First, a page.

All Quiet

I started out to write this post thinking I hadn’t written anything for this site in quite some time. Actually, I wrote a post here four days ago. Seems like that was a long time ago. Probably because I’ve done so much in between then and now. My last post was on Tuesday; let’s recap what has happened since then.


Tuesday was the introduction of Neil Patrick Harris to Glee. I’m not much of a television person; Glee’s the only show I watch regularly. And NPH happens to be my personal hero.

Naturally, I set up a projector to view the show. And naturally, I almost wet myself. I was extremely disappointed that the producers saw fit to auto-tune NPH (who does that?!), but it was still amazing to see him rock out to Dream On and Piano Man.


Wednesday I dedicated to Google I/O. I watched the recorded versions of the streams as soon as I got the chance, and thought and thought some more about the company I want to work for. Day 1, I thought, was far more web-oriented. It was all about building web applications: HTML5, cloud computing, app stores, etc. Day 2, to the contrary, I saw as being far more focused on devices; namely, Android and Google TV.

I’m squeeing like a schoolgirl over Google TV, because I may actually watch TV again now. Ignoring the fact that I don’t have the time for it, this is really exciting. And Android was exciting, for reasons I’ll cover in a minute.


Thursday was also dedicated to I/O. I’ve only seen the first half (before the Google TV news) due to availability, but Android already has me super pumped. The cloud to Android sync option (the Push notification done right, as it were) particularly inspired me. It inspired me so much that on…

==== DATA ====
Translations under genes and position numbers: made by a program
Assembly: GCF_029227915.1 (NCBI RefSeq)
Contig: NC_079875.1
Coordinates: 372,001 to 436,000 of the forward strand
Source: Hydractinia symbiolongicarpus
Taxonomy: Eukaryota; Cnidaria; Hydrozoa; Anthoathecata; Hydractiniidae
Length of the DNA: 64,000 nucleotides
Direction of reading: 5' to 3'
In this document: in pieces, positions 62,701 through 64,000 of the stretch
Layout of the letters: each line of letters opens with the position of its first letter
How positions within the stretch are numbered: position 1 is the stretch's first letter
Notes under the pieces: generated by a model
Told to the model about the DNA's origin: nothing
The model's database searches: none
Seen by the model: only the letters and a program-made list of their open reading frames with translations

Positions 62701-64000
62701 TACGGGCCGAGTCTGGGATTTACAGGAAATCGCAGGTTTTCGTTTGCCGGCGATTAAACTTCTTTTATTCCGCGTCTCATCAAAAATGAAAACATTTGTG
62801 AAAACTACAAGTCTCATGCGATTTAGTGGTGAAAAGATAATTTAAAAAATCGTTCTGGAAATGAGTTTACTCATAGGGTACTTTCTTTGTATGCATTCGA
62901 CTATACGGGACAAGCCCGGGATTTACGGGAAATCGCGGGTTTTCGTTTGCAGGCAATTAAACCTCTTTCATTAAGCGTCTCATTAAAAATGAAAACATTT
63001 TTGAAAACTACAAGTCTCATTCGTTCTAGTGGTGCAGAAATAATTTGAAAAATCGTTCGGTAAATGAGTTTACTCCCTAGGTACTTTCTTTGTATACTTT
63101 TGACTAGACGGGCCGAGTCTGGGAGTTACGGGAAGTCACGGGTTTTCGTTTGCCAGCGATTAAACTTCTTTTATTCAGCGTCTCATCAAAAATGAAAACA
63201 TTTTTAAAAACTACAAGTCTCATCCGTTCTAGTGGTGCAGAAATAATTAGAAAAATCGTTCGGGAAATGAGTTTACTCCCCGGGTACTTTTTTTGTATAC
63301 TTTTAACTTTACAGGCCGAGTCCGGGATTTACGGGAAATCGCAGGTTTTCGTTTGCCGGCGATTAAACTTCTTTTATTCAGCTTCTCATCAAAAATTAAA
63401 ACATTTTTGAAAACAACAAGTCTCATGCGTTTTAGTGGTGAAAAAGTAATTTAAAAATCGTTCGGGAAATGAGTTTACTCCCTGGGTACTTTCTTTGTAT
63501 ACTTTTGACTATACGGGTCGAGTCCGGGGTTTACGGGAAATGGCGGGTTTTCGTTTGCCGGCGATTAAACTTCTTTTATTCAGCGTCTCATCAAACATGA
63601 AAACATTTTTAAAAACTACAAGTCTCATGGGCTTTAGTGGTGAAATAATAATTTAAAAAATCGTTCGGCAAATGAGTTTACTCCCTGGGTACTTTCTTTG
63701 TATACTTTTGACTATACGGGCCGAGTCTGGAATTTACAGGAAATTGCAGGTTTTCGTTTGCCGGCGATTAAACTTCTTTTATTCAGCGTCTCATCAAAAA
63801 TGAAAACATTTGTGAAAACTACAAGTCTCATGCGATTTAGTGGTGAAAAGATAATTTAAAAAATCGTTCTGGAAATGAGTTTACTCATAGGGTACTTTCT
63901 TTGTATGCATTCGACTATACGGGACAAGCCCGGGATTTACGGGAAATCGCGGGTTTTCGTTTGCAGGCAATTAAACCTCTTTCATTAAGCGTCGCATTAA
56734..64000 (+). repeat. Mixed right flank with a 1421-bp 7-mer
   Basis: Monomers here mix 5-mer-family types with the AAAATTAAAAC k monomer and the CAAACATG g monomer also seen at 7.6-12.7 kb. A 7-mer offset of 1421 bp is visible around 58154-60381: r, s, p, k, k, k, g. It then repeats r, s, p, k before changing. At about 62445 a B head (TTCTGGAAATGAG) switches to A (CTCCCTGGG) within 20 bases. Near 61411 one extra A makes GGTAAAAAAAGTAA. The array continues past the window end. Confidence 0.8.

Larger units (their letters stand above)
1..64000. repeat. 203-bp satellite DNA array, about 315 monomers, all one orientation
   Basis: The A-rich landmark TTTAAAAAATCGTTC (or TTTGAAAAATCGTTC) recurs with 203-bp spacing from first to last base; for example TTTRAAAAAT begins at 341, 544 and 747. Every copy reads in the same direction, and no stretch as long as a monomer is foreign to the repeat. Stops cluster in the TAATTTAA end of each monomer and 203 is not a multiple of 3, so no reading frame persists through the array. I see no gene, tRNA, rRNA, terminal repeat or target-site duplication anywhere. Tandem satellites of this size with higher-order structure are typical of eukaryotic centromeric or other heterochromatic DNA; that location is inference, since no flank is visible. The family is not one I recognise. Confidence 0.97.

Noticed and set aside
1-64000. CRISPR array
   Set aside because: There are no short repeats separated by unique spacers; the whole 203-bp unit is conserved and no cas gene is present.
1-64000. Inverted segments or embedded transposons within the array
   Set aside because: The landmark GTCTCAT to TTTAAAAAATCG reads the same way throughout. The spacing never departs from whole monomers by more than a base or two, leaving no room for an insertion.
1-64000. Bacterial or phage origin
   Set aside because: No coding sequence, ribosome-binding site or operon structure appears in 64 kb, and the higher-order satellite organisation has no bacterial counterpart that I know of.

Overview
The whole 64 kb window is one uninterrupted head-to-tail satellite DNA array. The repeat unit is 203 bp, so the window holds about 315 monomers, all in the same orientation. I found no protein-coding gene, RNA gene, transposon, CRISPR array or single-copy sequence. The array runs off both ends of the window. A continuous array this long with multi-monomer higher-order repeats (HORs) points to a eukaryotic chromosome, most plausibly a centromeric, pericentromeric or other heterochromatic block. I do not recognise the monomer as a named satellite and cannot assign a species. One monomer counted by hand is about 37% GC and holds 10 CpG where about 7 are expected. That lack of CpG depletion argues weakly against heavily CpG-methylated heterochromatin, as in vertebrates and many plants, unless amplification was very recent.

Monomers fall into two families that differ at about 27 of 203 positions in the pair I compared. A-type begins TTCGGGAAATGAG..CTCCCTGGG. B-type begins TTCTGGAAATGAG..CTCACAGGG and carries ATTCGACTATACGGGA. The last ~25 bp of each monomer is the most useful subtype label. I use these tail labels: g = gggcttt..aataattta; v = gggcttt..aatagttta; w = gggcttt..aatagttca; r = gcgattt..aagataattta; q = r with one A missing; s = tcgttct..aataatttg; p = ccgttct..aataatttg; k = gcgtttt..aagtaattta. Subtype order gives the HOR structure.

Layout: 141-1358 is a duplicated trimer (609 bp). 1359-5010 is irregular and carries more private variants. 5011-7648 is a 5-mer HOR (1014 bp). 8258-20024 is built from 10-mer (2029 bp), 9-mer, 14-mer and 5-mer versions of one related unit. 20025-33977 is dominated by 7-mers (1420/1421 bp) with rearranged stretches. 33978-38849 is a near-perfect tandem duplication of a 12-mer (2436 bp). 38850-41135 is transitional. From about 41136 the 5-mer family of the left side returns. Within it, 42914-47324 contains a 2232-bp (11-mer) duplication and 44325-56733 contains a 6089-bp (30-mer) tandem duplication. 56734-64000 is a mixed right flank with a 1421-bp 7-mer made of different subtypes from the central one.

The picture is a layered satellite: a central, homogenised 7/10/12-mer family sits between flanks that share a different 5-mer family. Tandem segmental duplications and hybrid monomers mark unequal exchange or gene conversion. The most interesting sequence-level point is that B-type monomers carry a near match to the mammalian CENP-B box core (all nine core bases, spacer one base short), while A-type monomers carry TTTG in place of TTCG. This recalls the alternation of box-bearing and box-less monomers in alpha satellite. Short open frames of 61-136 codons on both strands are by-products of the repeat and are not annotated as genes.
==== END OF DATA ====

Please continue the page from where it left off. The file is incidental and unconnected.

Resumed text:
I started a new project, android2cloud. I figured if the cloud could push pages to Android, Android should be able to push back.

I was in Rochester for the day, at my brother’s commencement, but in the four hour round-trip and an hour or so after the event, I managed to get a working prototype of the cloud side of this. A Chrome extension pings an App Engine server every 15 seconds and gets the latest link attached to your Google Account (using OAuth, of course). If that link is the same as the last link that Chrome opened, Chrome does nothing. If it’s different, Chrome opens it in a new tab. There’s also a button in the browser that will open the last link attached to your account, no matter what.

I plan to release two versions of the Android app when I (start and) finish it: a free version, and a $0.99 version. These two versions will be absolutely identical in every way. The only difference is one donates $0.99 to me to help me get through college, and (maybe? Possibly? No promises.) send me to I/O next year. Basically, it’s a convenient way to donate to me.

Of course, I need to have an Android app to sell, and I haven’t even started yet. I want to wait until I have an Android phone I can actually test it on (though I have a pretty good theory as to how the app will work…) Which leads me to…


Today, the glorious day in which I bought my Nexus One. It will arrive Monday or Tuesday. I’m excited.

I also did some work on android2cloud, designing logos, opening sites, and checking policies. I have a request in to Google to use the word “android” in my application, as well as to allow me to use my modified copy of the Android logo in situations where it’s impossible or impractical to include their attribution statement at the bottom of a page. Like, for example, in the app, in Chrome, in Google Code, and in Google Groups. Basically, everywhere I use the icon. I feel like Google will come through for me, so long as I attribute them somehow.

So yeah, busy week. And it looks like my next week is bright: Lady GaGa is on Glee, I get my Nexus One, and I get to see an improv show my friends are performing in.

I love summer.